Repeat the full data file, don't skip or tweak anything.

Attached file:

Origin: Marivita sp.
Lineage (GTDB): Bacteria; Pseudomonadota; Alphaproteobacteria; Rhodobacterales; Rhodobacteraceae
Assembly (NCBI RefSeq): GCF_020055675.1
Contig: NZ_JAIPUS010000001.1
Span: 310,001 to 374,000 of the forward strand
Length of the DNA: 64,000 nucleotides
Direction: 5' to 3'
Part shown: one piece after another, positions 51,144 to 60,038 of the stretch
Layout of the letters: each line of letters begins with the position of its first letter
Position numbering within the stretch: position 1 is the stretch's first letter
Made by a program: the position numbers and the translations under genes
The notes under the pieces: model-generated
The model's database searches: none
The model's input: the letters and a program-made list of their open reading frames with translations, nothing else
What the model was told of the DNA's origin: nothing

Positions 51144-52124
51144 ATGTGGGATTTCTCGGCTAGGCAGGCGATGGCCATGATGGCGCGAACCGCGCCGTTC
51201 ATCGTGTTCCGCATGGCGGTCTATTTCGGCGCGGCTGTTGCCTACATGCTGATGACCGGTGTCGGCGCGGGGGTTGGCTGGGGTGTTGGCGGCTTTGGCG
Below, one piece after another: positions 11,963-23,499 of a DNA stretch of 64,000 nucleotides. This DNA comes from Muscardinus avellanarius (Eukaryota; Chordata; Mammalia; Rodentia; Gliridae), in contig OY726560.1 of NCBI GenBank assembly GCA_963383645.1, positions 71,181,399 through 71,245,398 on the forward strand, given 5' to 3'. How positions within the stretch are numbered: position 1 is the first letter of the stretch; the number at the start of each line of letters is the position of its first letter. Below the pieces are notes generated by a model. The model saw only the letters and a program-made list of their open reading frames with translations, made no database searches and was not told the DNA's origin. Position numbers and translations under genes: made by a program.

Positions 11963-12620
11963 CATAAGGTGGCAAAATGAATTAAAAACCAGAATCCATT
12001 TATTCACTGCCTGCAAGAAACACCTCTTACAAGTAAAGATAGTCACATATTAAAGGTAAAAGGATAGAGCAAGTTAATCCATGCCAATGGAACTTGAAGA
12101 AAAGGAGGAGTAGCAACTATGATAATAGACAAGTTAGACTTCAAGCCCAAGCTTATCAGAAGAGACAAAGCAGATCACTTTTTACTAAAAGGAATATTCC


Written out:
Origin: Marivita sp.
Lineage (GTDB): Bacteria; Pseudomonadota; Alphaproteobacteria; Rhodobacterales; Rhodobacteraceae
Assembly (NCBI RefSeq): GCF_020055675.1
Contig: NZ_JAIPUS010000001.1
Span: 310,001 to 374,000 of the forward strand
Length of the DNA: 64,000 nucleotides
Direction: 5' to 3'
Part shown: one piece after another, positions 51,144 to 60,038 of the stretch
Layout of the letters: each line of letters begins with the position of its first letter
Position numbering within the stretch: position 1 is the stretch's first letter
Made by a program: the position numbers and the translations under genes
The notes under the pieces: model-generated
The model's database searches: none
The model's input: the letters and a program-made list of their open reading frames with translations, nothing else
What the model was told of the DNA's origin: nothing

Positions 51144-52124
51144 ATGTGGGATTTCTCGGCTAGGCAGGCGATGGCCATGATGGCGCGAACCGCGCCGTTC
51201 ATCGTGTTCCGCATGGCGGTCTATTTCGGCGCGGCTGTTGCCTACATGCTGATGACCGGTGTCGGCGCGGGGGTTGGCTGGGGTGTTGGCGGCTTTGGCG
Below, one piece after another: positions 11,963-23,499 of a DNA stretch of 64,000 nucleotides. This DNA comes from Muscardinus avellanarius (Eukaryota; Chordata; Mammalia; Rodentia; Gliridae), in contig OY726560.1 of NCBI GenBank assembly GCA_963383645.1, positions 71,181,399 through 71,245,398 on the forward strand, given 5' to 3'. How positions within the stretch are numbered: position 1 is the first letter of the stretch; the number at the start of each line of letters is the position of its first letter. Below the pieces are notes generated by a model. The model saw only the letters and a program-made list of their open reading frames with translations, made no database searches and was not told the DNA's origin. Position numbers and translations under genes: made by a program.

Positions 11963-12620
11963 CATAAGGTGGCAAAATGAATTAAAAACCAGAATCCATT
12001 TATTCACTGCCTGCAAGAAACACCTCTTACAAGTAAAGATAGTCACATATTAAAGGTAAAAGGATAGAGCAAGTTAATCCATGCCAATGGAACTTGAAGA
12101 AAAGGAGGAGTAGCAACTATGATAATAGACAAGTTAGACTTCAAGCCCAAGCTTATCAGAAGAGACAAAGCAGATCACTTTTTACTAAAAGGAATATTCC